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The recognition of significant traumatic intracranial injuries is important and cranial CT is the gold standard for their diagnosis. However, CT bears risks associated with ionising radiation-induced malignancies, in particular in children. Three high-quality clinical decision rules (CDR) have been developed to assist with decision-making on whether or not to use a cranial CT scan in children who sustain a trauma to the head1: the Canadian Assessment of Tomography for Childhood Head injury (CATCH)2 the Children's Head injury Algorithm for the prediction of Important Clinical Events (CHALICE)3 and the rule developed by the Pediatric Emergency Care Applied Research Network (PECARN).4 They differ significantly in their predictor variables and suggested course of action. They have been derived using different outcomes, inclusion and exclusion criteria and have focused on different severities of head injuries. Only PECARN has been validated outside the derivation population.5 It is unclear which rule is the best for clinicians to use.
This single centre prospective observational study compared the diagnostic accuracy of the CATCH, CHALICE and PECARN CDRs as well as physician judgement. The study included children younger than 18 years with GCS ≥13 presenting within 24 h of a blunt head injury. Patients with brain tumours, ventricular shunts and bleeding disorders were excluded. Main outcome measure was the presence of a clinically important traumatic brain injury (ciTBI) as defined by PECARN.4 Physicians recorded predictor variables of each CDR before results of imaging were available. In addition, physician practice and a likelihood of perceived risk of ciTBI was recorded. For patients not undergoing CT, a combination of medical record review, follow-up phone calls and trauma registries was used to determine if the primary outcome had occurred. Each CDR was considered positive when at least one of the predictor variables was present.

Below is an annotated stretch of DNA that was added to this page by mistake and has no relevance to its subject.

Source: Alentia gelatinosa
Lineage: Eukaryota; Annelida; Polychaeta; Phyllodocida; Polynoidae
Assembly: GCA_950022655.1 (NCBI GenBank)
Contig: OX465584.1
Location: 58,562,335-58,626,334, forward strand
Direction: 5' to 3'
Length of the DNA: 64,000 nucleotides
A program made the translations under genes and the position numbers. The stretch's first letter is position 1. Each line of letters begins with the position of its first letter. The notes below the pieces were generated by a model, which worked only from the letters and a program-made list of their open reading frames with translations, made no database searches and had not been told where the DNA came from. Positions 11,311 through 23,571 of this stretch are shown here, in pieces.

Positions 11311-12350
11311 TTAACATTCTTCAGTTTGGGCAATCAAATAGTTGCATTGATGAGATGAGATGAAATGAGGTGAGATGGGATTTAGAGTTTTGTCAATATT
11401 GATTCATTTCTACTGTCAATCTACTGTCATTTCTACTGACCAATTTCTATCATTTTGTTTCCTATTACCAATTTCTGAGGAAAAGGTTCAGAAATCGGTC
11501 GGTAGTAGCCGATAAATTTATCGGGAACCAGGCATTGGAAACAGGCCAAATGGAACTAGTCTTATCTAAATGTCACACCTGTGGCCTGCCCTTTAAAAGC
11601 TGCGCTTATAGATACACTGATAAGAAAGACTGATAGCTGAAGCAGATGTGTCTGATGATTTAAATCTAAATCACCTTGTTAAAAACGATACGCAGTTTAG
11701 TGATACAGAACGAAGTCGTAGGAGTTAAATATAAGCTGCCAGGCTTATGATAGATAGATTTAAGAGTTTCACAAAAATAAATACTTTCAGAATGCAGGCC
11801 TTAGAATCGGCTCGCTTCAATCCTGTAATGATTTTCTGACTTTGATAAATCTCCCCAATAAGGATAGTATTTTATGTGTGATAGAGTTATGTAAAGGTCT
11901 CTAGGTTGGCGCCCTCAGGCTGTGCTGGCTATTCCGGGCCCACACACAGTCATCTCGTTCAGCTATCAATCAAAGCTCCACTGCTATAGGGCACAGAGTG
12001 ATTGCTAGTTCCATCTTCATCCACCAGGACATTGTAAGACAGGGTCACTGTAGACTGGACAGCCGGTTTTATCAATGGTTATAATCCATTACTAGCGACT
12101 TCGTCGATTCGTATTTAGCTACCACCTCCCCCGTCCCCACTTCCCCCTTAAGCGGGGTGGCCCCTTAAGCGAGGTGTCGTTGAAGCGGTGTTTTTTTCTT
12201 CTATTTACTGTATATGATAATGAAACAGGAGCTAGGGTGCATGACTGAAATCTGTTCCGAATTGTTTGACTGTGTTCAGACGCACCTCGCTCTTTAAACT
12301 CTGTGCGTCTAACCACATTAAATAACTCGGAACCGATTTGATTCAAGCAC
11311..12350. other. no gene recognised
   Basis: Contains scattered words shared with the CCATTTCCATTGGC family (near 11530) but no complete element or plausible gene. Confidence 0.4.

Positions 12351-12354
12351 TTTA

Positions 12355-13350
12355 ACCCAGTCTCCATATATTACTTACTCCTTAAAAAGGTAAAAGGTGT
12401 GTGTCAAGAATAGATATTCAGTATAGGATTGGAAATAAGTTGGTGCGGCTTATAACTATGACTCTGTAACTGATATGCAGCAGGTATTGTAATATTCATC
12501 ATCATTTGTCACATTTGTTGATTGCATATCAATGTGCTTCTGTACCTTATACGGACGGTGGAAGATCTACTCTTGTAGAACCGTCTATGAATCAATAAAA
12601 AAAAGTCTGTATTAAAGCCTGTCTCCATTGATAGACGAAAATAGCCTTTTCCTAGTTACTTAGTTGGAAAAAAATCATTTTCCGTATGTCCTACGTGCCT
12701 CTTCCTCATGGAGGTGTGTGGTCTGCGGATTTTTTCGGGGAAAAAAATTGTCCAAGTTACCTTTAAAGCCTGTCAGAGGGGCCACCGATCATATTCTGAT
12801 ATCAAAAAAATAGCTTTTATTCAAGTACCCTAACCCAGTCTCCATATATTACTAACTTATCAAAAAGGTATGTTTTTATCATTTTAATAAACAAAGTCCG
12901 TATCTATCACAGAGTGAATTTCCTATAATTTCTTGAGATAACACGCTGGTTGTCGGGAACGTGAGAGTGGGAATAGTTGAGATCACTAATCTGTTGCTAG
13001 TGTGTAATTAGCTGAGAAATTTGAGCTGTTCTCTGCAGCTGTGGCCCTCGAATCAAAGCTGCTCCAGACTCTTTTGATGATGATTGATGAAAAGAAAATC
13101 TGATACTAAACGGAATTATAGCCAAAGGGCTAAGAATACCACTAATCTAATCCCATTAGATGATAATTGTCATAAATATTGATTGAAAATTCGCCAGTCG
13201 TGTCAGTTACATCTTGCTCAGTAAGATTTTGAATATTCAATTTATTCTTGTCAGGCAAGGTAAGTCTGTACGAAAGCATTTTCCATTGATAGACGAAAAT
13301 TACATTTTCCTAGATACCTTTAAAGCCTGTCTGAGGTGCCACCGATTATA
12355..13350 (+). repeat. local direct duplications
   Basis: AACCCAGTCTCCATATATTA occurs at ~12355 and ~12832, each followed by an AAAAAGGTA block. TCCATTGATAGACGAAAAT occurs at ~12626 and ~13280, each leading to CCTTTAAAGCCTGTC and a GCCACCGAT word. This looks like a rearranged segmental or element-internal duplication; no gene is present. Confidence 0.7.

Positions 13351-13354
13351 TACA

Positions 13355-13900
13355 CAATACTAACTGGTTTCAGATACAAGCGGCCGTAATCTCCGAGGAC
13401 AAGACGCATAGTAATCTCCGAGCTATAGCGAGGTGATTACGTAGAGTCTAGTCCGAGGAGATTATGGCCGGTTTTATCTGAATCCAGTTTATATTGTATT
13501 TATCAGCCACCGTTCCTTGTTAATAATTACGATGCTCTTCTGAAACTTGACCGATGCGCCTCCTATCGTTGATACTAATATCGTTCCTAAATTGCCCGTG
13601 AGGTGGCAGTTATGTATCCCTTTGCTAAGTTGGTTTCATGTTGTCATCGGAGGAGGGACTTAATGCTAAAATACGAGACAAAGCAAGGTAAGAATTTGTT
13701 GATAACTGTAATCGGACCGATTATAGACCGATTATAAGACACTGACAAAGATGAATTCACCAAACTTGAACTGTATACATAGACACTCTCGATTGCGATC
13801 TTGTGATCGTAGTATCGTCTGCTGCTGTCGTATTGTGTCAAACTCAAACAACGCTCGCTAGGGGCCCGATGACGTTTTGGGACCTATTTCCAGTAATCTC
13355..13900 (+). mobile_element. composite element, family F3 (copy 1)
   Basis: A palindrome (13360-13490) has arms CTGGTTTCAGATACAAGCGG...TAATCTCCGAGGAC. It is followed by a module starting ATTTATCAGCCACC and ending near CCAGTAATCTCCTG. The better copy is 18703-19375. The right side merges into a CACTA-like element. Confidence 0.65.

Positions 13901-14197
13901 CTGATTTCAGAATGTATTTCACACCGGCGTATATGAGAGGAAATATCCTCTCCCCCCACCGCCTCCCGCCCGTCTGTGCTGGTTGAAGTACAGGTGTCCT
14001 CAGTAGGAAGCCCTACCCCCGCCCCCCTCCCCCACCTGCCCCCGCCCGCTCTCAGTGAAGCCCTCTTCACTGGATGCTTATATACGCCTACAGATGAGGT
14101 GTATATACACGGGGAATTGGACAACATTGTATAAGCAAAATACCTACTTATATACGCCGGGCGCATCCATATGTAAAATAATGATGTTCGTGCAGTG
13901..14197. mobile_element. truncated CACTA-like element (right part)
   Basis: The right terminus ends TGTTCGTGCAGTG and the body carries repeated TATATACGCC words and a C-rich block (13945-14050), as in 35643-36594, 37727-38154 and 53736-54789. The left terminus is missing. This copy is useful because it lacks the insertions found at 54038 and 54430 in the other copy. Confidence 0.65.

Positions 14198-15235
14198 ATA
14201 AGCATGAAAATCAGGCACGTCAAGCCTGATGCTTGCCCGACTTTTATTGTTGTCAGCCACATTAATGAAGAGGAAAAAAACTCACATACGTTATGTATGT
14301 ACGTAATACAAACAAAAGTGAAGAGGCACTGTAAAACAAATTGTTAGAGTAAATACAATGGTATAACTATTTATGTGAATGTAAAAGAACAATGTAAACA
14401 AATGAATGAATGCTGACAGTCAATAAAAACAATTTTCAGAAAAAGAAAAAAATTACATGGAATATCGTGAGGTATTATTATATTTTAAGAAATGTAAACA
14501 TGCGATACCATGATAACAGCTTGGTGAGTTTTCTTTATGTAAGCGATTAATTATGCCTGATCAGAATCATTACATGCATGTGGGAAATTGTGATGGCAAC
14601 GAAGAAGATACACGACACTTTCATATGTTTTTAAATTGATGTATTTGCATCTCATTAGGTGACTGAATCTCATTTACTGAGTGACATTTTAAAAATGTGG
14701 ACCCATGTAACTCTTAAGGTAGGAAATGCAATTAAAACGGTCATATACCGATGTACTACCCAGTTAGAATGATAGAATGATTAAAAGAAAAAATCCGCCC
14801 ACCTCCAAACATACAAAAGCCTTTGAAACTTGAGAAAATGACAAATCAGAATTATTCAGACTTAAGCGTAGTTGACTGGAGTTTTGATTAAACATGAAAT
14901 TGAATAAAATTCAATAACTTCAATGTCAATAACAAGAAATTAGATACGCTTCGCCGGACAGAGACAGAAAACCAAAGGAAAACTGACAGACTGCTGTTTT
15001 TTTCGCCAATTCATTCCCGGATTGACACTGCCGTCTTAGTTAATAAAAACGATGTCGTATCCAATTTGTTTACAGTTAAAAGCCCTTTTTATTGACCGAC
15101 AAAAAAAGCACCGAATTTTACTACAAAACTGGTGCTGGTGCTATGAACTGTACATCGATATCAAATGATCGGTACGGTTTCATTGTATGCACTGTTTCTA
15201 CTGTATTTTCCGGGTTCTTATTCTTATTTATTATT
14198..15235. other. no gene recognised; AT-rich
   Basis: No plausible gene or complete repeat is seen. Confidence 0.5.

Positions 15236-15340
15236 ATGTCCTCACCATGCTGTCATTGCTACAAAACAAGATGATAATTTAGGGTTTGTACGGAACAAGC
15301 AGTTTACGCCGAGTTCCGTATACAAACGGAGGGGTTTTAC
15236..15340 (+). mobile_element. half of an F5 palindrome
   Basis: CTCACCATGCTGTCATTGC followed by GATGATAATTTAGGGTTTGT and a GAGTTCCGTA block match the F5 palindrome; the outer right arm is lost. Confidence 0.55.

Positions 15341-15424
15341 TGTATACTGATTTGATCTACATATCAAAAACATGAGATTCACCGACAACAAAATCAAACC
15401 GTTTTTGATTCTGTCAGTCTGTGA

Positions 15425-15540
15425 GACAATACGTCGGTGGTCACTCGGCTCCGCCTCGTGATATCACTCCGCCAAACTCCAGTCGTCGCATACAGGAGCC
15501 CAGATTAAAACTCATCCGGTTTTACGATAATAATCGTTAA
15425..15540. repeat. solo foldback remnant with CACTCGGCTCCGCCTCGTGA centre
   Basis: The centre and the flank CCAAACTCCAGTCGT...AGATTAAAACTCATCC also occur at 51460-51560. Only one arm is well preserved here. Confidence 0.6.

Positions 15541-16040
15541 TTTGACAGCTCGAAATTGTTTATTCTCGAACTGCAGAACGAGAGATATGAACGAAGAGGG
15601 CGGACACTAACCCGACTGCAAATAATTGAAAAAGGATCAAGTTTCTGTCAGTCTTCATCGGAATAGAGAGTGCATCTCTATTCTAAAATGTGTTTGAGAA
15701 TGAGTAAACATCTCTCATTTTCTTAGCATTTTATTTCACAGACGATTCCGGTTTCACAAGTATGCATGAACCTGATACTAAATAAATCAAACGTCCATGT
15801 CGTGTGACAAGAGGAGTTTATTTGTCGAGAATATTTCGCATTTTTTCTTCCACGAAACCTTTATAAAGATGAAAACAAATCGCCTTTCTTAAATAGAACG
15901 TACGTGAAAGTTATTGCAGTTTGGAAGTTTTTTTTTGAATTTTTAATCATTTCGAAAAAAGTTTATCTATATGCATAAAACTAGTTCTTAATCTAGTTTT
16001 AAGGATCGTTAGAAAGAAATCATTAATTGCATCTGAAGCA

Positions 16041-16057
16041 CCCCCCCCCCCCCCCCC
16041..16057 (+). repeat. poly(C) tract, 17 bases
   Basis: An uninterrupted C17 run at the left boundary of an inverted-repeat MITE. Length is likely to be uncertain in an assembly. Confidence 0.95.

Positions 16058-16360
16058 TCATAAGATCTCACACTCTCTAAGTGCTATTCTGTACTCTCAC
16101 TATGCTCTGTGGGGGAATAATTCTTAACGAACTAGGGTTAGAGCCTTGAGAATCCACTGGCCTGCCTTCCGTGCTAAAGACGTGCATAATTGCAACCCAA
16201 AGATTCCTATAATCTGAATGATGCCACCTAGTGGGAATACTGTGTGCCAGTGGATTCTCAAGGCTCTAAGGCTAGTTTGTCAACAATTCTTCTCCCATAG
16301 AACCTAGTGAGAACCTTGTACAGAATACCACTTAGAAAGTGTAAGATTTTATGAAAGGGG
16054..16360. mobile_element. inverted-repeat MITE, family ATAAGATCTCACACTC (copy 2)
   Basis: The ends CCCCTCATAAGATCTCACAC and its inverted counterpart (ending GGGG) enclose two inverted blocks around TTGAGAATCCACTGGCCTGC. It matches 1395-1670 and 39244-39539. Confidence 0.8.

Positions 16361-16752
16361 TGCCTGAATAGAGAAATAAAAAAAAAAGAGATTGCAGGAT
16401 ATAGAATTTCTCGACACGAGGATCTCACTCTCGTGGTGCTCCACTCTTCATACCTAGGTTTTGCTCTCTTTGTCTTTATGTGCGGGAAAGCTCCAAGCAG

In 1009 children, 21 had ciTBI. All were identified by the PECARN rule and physician practice. Ranked sensitivities were as follows: physician practice and PECARN 100% (95% CI 84% to 100%), physician estimates 95% (95% CI 76% to 100%), CATCH 91% (95% CI 70% to 99%) and CHALICE 84% (95% CI 60% to 97%). Ranked specificities were: CHALICE 85% (95% CI 82% to 87%), physician estimates 68% (95% CI 65% to 71%), PECARN 62% (95% CI 59% to 66%), physician practice 50% (95% CI 47% to 53%), and CATCH 44% (95% CI 41% to 47%). Secondary outcomes included need for neurosurgical intervention with sensitivities of 100% for PECARN and physician practice and 75% for CATCH and CHALICE.
This paper is the first to compare the accuracy of the three highest quality CDRs for head injuries in children. While it sets out to evaluate the diagnostic accuracy of the CDRs and physician practice, the primary outcome was defined based on PECARN alone. It found that PECARN and physician practice were the only approaches that identified all ciTBI with PECARN slightly more specific. This would imply that PECARN was the best of the CDRs studied. The authors acknowledge the limitations of a small sample size with only 21 ciTBI and 4 patients requiring neurosurgical intervention resulting in large and overlapping 95% CIs.
While the use of only one outcome definition is an understandable solution to the problem of comparing three different rules, it introduces important methodological limitations based on differences in the definitions of outcomes. PECARN alone, for example, includes hospital admission >2 nights for head injury in its definition of ciTBI.
While CHALICE and CATCH were developed to identify children at higher risk of intracranial injuries, the PECARN rule was designed to identify children at very low risk of ciTBI. So ‘meeting the criteria’ for CHALICE and CATCH implies having at least one positive predictor (ie, CT scan required), while for PECARN this translates into having none of the predictors (ie, no CT scan required). This could have been made more explicit in the Easter paper for a correct interpretation of the rules in clinical practice.
The results should not be interpreted as external validation of the three rules. This would have required the application of the specific inclusion and exclusion criteria and the outcome definitions used for each rule. CHALICE applies to a broad population of head injuries of any severity, PECARN was developed for minor head injuries only and CATCH focused on a group of patients with specific signs or symptoms. A strict application of the inclusion criteria for CATCH in particular narrows the applicability of the CDR to only about a quarter of emergency department head injury presentations as presented in web appendix E4 and shown elsewhere.6 Similarly, CHALICE was developed for children under 16 years. The exclusion of a single 17-year-old in the study would have increased the sensitivity of neurosurgical intervention as outcome for CHALICE from 75% to 100%.
While ideally repeated in a larger data set, this pragmatic study provides a useful guide for clinicians. In settings with experienced clinicians, physicians seem to be able to recognise children with possible ciTBI. In other settings, PECARN appears to provide a good guide.
Contributors FEB and SB were involved in writing the commentary.
Competing interests None.
Provenance and peer review Commissioned; internally peer reviewed.
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